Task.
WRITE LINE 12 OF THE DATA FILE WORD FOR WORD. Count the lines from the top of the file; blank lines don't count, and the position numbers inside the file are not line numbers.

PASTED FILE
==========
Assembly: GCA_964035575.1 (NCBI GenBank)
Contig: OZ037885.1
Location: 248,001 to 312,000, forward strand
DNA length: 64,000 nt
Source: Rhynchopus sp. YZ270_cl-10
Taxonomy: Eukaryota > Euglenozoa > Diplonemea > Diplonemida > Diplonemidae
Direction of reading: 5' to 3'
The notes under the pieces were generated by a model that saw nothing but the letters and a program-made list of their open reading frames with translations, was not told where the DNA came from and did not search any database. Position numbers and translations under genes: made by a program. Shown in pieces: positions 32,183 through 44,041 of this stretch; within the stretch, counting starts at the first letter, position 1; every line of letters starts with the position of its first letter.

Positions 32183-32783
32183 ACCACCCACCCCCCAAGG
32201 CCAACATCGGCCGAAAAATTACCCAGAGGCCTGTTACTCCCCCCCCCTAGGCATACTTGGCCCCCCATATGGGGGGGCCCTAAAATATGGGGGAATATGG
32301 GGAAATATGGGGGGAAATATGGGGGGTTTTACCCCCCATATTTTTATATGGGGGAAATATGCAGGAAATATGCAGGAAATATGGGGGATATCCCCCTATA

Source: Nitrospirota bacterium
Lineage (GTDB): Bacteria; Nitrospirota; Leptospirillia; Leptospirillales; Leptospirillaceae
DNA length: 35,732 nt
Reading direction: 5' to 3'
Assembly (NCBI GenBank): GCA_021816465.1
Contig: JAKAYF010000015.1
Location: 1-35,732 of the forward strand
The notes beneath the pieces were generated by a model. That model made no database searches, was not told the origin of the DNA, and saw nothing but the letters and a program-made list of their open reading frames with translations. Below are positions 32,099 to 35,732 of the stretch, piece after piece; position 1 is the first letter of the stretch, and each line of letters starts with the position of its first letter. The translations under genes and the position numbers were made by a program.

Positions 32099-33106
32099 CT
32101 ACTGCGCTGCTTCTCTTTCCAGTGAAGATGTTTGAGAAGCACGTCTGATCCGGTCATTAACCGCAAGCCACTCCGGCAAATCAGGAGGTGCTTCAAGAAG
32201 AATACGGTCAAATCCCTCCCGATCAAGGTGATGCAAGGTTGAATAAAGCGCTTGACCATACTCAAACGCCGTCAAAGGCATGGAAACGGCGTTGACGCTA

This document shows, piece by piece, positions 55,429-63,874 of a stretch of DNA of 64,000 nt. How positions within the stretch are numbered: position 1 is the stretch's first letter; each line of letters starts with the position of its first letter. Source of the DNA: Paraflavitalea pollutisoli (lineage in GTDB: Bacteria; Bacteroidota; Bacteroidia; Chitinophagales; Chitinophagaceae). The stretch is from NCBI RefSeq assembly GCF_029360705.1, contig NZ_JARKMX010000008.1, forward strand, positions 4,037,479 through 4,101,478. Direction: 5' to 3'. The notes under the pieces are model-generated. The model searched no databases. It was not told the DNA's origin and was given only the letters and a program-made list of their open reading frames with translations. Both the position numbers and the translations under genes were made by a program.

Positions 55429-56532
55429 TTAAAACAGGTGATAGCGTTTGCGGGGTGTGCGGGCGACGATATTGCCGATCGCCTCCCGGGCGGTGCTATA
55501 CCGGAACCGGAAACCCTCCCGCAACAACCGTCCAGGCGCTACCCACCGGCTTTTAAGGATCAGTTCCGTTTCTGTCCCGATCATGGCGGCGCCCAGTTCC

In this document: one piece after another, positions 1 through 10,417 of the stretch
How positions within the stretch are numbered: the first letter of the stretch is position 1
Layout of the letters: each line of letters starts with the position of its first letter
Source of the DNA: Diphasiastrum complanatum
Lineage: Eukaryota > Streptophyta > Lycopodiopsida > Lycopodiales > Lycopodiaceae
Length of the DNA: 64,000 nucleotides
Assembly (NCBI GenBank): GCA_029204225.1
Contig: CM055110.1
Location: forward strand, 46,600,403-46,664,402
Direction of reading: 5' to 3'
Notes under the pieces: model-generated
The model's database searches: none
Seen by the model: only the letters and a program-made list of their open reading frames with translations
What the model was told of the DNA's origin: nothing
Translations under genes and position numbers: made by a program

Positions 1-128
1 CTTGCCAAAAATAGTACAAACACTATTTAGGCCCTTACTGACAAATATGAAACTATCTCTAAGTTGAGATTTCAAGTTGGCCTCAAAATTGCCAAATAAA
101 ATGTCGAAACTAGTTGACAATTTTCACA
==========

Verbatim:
32301 GGAAATATGGGGGGAAATATGGGGGGTTTTACCCCCCATATTTTTATATGGGGGAAATATGCAGGAAATATGCAGGAAATATGGGGGATATCCCCCTATA